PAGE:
Prior to grade 6, students reasoned about division of whole numbers and decimals to the hundredths in different ways. During this lesson, they revisit two methods for finding quotients of whole numbers without remainder: using base-ten diagrams and using partial quotients. Reviewing these strategies reinforces students’ understanding of the underlying principles of base-ten division—which are based on the structure of place value, the properties of operations, and the relationship between multiplication and division—and paves the way for understanding the long division algorithm. Here, partial quotients are presented as vertical calculations, which also foreshadows long division.This lesson then introduces students to long division. Students see that in long division the meaning of each digit is intimately tied to its place value, and that it is an efficient way to find quotients. In the partial quotients method, all numbers and their meaning are fully and explicitly written out. For example, to find 657÷3 we write that there are at least 3 groups of 200, record a subtraction of 600, and show a difference of 57. In long division, instead of writing out all the digits, we rely on the position of any digit—of the quotient, of the number being subtracted, or of a difference—to convey its meaning, which simplifies the calculation.In addition to making sense of long division and using it to calculate quotients, students also analyze some place-value errors commonly made in long division (MP3).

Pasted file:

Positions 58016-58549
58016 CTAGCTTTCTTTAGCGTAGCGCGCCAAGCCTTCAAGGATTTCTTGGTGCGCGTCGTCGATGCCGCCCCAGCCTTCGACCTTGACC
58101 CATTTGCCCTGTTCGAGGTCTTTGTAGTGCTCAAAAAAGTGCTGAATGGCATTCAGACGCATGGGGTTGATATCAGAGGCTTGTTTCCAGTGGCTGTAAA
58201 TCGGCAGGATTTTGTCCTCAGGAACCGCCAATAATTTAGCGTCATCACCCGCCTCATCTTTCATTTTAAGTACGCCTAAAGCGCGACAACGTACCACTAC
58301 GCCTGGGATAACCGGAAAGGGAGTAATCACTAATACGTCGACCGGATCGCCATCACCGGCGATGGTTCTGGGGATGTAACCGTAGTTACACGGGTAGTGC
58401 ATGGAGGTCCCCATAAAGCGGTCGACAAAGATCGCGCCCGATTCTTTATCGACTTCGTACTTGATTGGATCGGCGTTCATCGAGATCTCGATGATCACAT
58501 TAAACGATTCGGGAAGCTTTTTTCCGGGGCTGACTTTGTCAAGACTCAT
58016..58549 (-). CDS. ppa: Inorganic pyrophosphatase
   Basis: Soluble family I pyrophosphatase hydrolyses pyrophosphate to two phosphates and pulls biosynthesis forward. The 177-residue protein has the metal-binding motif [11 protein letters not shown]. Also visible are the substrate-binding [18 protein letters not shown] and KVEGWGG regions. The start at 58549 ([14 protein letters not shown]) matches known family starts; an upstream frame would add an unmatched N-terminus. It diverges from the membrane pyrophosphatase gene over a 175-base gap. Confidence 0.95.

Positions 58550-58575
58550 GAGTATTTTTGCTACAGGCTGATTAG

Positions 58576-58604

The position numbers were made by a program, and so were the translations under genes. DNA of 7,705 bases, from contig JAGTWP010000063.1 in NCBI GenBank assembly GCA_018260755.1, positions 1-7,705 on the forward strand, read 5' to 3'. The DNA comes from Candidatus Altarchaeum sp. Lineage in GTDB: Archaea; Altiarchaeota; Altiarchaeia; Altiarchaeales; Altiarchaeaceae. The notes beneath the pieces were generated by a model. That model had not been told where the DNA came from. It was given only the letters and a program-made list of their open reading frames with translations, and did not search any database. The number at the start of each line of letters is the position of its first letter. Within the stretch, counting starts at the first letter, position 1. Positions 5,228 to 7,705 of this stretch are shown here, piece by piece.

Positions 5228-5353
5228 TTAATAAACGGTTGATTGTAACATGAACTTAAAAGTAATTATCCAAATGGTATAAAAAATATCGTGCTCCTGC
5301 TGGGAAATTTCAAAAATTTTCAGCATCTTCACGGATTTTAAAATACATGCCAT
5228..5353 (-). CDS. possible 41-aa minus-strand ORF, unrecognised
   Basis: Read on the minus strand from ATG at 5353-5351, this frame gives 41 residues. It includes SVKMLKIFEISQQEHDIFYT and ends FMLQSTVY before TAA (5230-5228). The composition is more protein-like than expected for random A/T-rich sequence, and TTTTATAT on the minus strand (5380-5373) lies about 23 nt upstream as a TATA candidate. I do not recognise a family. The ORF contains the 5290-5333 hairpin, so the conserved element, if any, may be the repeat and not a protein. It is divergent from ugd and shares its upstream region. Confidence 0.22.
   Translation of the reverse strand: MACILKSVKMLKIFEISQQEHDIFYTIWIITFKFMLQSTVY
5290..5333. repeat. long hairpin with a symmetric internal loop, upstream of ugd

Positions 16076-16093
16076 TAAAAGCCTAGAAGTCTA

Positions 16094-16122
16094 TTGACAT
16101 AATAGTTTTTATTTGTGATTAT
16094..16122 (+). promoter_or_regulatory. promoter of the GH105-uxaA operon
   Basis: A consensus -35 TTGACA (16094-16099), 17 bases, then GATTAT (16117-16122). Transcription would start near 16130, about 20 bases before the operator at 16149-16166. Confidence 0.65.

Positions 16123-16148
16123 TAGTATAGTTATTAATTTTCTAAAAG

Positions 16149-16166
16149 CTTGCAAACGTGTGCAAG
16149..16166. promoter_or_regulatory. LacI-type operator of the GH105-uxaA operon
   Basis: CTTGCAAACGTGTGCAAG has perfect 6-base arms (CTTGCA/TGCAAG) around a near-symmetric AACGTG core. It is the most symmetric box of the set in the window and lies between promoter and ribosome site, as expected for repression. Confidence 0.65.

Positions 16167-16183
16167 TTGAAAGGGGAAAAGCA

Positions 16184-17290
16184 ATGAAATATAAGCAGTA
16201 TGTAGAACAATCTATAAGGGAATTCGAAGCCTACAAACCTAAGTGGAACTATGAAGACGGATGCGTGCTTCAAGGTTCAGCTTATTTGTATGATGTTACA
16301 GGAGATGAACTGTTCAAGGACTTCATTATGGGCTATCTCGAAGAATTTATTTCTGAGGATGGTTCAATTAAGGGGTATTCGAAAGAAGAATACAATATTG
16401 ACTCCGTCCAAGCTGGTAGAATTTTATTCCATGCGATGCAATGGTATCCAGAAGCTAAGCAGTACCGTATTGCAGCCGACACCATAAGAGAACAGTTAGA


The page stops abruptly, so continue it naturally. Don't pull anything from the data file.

- Subject:
- Mathematics
- Material Type:
- Lesson Plan
- Author:
- Angela Vanderbloom